Cryptocurrency

Google says people are hacking cloud accounts to mine cryptocurrency


Bitcoin mining is the process of adding more bitcoins to the digital currency ecosystem. (Credit: REX)

Google published its first Threat Horizons report this month detailing hacking threats to its cloud service.

The Google cloud service is a collection of remote computing services which can include storage of customers’ data and files off-site.

The report from Google’s Cybersecurity Action Team found that hackers were performing cryptocurrency mining, a Cloud resource-intensive, for-profit activity, within hacked Google Cloud accounts.

Bitcoin mining is the process of adding more bitcoins to the digital currency ecosystem. Additional bitcoins are added through a computational process called mining. This is done by letting computer hardware calculate complex mathematical equations.

To ensure that no more coins are generated every day than originally intended, the mining process is linked to a difficulty rating which goes up and down depending on the number of miners competing for network blocks.

Out of 50 recently compromised Google Cloud Platform (GCP) instances, 86% were used to perform cryptocurrency mining, according to the report.

The hacked Google Cloud accounts were used for their computing power to mine crypto (Getty)

Additionally, 10% of compromised Cloud instances were used to conduct scans of other publicly available resources on the Internet to identify vulnerable systems, and 8% of instances were used to attack other targets. 

Google recently launched its Cybersecurity Action Team, to use more of their security abilities and advisory services to increase customers’ defenses. 

‘Malicious hackers exploit improperly-secured cloud instances to download cryptocurrency mining software to the system—sometimes within 22 seconds of being compromised,’ said the report.

In three-quarters of the cloud hacks, hackers had taken advantage of poor customer security or vulnerable third-party software according to Google.

Other threats identified by the team include Russian hackers attempting to gain users’ passwords using a Gmail phishing campaign, North Korean hackers posing as Samsung job recruiters and a new ransomeware called Black Matter used to extort money from victims.

In the majority of cases the cryptocurrency mining software was downloaded within 22 seconds of the account being compromised.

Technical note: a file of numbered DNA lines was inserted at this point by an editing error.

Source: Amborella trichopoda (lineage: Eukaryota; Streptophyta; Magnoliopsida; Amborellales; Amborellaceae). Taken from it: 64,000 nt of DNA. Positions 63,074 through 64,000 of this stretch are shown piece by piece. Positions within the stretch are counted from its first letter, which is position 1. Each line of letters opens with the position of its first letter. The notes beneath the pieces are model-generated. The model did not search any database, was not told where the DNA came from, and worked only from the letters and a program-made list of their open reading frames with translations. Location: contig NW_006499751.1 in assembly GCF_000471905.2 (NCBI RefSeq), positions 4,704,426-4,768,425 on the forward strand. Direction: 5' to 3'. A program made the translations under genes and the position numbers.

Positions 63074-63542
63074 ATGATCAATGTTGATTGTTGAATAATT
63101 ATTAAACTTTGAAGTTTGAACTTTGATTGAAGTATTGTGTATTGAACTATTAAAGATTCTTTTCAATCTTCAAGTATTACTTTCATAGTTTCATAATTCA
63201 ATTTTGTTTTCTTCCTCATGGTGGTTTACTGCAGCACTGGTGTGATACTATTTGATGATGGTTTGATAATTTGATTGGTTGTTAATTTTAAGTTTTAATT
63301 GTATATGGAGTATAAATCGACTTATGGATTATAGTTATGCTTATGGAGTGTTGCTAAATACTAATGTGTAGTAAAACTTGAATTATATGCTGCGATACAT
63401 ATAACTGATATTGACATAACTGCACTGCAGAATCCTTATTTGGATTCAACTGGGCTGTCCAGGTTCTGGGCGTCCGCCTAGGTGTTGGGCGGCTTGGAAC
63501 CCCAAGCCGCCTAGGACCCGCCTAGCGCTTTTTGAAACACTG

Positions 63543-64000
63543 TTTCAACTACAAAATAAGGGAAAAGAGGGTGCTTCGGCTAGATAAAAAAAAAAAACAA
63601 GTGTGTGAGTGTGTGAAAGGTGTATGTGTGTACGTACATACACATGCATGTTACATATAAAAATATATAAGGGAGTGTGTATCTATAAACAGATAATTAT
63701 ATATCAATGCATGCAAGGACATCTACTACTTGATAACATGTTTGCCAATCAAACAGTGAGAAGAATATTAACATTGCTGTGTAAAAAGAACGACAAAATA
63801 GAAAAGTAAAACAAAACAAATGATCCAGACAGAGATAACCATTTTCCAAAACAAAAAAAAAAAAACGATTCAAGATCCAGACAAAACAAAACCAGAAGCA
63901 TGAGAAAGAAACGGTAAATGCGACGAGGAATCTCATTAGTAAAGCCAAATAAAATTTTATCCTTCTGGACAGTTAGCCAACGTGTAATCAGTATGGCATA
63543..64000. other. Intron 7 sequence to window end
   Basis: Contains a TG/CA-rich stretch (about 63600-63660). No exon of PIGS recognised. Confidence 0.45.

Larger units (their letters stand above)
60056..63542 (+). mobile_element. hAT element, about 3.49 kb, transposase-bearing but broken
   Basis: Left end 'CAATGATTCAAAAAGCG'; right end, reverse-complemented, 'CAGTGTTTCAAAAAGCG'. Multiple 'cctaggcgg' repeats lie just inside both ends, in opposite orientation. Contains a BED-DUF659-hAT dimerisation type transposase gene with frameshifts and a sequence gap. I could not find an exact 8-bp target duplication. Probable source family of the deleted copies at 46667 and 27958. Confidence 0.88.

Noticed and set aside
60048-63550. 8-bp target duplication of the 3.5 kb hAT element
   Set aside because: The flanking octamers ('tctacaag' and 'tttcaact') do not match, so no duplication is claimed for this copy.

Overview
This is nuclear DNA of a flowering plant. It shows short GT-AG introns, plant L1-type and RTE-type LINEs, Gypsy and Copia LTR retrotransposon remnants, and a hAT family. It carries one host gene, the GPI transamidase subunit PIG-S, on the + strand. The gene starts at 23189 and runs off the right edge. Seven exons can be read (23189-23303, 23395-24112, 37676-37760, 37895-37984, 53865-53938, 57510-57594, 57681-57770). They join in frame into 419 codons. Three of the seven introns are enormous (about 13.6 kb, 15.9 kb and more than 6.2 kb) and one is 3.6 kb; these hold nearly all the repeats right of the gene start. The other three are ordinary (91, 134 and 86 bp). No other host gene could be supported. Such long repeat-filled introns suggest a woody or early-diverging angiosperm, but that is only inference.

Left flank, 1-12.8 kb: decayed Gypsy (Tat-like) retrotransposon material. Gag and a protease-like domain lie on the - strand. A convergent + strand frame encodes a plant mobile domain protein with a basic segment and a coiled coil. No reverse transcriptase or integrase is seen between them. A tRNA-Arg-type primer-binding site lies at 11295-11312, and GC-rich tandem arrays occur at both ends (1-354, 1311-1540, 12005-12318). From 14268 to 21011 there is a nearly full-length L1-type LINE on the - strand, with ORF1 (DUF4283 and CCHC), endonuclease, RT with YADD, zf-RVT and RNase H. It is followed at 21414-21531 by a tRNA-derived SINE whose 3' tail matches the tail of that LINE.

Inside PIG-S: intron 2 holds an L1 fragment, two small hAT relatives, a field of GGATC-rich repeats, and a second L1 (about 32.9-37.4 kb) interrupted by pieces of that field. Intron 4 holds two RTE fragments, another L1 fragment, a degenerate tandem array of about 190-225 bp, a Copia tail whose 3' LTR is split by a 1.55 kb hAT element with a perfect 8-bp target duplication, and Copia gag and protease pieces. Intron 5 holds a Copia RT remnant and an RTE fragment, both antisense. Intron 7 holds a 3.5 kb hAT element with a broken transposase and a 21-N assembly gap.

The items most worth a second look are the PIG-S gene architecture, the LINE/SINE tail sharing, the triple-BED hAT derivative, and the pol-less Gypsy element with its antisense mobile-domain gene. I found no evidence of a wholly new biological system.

Citing these cyber threats, Google recommended its cloud customers to improve their security by including two-factor authentication — an extra layer of security on top of a generic user name and password — and signing up to the company’s work safer security programme.

The report detailed Russian government-backed hacking group APT28, also known as Fancy Bear, that targeted 12,000 Gmail accounts in a phishing attempt.

The attackers used patterns similar to government-backed attack alerts to lure users to change their credentials on the attacker’s phishing page. However, Google blocked these messages—primarily aimed at UK, the US and India—and no users’ details were compromised. 

Google recommends adding two-factor authenticiation to accounts for an extra level of protection (Getty)

The report also highlighted a scam involving a North Korea-backed hacker group posing as recruiters at Samsung, sending fake job opportunities to employees at South Korean information security companies. Victims were directed towards a link to malware stored in a Google Drive, which has since been blocked.

Ransomware was also another significant threat detected by Google where the the attacker hold the victim’s files and data hostage using encryption until a payment is made.

Google warned users of a relatively new ransomware called Black Matter, which could be an immediate offspring of DarkSide, which has been used to target multiple large, high-revenue organizations by holding their sensitive data hostage. 

Black Matter is capable of encrypting files on a victim’s hard drive and network in a short period and its victims include the Japanese technology group Olympus.

Google said dealing with ransomware attacks was difficult because the heavy encryption ‘makes recovery of files nearly impossible without paying for the decryption tool’.

Hackers would also use compromised accounts to spread ransomware (Getty Images)

The report said that it had received reports that the Black Matter ransomware group would be shutting down operations due to outside pressure but this is yet to be confirmed.

‘Given these specific observations and general threats, organizations that put emphasis on secure implementation, monitoring and ongoing assurance will be more successful in mitigating these threats or at the very least reduce their overall impact,’ said Google.

While data theft did not occur in these instances the tech giant still deemed it a risk for cloud hacking ‘as bad actors start performing multiple forms of abuse’.

Google aims to publish threat intelligence reports like this in the future that provides threat horizon scanning, trend tracking, and Early Warning announcements about emerging threats requiring immediate action.


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